The Lanham Act, a federal law that prohibits scandalous and immoral trademarks is unconstitutional, according to a ruling by the U.S. Supreme Court.
Registering a trademark has its benefits. Someone who owns an registered trademark can use it in commerce and enforce it. Registering a trademark provides “constructive notice of the registrant’s claim of ownership,” thereby protecting the owner against certain defenses if a patent infringement action arises.
With a registered trademark, the owner has constructive rights to the registered mark throughout the U.S., no matter where they do business.
The case at hand involved Erik Brunetti, who wanted to register a trademark for the brand name FUCT for a clothing line.
Brunetti argued that the mark was an acronym for “Friends U Can’t Trust,” and should be read as separate letters: F-U-C-T. He tried to register the trademark with the U.S. Patent and Trademark Office (USPTO). But the examining attorney and the Trademark Trial and Appeal Board said the mark was “vulgar.” The board also said that the trademark had “decidedly negative sexual connotations.”
The U.S. Supreme Court disagreed. It upheld its own precedent from two years ago, saying that the Lanham Act’s prohibition on the registration of marks deemed “immoral” or “scandalous” essentially amounted to government discrimination against speech based on the “viewpoint” of the speech.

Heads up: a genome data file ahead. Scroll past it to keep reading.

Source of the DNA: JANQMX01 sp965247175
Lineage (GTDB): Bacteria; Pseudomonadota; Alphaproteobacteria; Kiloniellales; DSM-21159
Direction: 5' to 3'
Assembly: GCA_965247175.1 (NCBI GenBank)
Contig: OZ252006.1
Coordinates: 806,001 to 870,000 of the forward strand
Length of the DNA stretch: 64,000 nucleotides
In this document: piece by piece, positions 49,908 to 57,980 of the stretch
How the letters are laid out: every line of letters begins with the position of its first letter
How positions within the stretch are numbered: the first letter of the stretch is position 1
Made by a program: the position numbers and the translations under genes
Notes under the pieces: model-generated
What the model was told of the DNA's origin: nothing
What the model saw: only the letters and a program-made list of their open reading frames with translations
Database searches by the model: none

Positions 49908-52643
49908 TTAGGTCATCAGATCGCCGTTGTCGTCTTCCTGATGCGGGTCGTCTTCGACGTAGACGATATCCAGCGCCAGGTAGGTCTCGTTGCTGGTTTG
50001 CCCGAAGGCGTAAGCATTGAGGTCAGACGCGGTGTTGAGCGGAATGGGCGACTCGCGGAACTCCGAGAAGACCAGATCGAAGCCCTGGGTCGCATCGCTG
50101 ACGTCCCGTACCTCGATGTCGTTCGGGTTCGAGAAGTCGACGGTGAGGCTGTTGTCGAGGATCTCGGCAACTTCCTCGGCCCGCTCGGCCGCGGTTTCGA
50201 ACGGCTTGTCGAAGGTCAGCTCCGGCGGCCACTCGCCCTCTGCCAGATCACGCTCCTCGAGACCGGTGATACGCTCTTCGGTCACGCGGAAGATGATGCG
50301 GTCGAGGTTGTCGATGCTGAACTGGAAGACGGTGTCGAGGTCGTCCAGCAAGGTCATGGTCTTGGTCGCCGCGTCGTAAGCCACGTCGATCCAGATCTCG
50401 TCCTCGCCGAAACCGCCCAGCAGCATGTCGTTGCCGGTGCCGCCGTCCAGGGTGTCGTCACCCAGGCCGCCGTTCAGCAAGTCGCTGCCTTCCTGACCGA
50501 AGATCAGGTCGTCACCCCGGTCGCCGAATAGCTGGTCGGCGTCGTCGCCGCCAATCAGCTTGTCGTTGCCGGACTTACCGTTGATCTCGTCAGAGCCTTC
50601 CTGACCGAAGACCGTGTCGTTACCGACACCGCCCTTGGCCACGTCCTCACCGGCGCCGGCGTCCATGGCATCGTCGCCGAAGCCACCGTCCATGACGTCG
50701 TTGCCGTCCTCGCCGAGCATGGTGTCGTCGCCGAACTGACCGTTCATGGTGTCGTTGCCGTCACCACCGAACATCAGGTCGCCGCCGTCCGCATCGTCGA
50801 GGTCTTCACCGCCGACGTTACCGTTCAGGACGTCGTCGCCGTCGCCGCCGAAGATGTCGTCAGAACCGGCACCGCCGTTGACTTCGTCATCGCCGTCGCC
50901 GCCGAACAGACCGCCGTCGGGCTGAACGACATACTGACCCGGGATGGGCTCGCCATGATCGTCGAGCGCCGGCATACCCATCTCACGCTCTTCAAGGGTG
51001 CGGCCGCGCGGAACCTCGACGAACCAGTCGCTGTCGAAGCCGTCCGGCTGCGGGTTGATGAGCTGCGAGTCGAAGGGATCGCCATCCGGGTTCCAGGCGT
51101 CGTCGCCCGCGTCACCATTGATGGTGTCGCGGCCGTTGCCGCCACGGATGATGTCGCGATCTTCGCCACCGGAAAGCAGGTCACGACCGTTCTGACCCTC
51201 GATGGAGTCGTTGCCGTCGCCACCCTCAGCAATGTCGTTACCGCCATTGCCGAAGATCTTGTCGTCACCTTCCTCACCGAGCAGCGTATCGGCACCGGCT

The court explained that federal law favors trademarks that meet standards of moral decency but disfavors trademarks that do not. By allowing the USPTO to choose whether a certain mark will be offensive and then registering only marks it determines are not, the act allows the government to give statutory benefits and protection to some private speech, but not to others, exclusively on the basis of subjective viewpoint, the court found.
As a result, the court said the provision of the act that prohibits registration of “immoral or scandalous” marks violates the First Amendment.
What is the impact of the decision on businesses?
Before the ruling, the use of immoral or scandalous marks in commerce was possible. Now, owners of such marks can seek the additional protections of a registered federal trademark, and it makes the process easier and less expensive.
Keep in mind that applications for profane trademarks can still be rejected on other grounds, and that slogans, terms and phrases that are used to convey ordinary or familiar concepts do not function as trademarks and cannot be registered.
While the ruling might make it seem that there will suddenly be a rush of immoral and scandalous trademarks, it’s too early to tell. There are only so many trademarks that can be registered before the USPTO will start to refuse new ones due to the “likelihood of confusion” with existing registrations.
Regardless, businesses need to carefully evaluate the public relations implications of using a brand name that would be considered immoral or scandalous.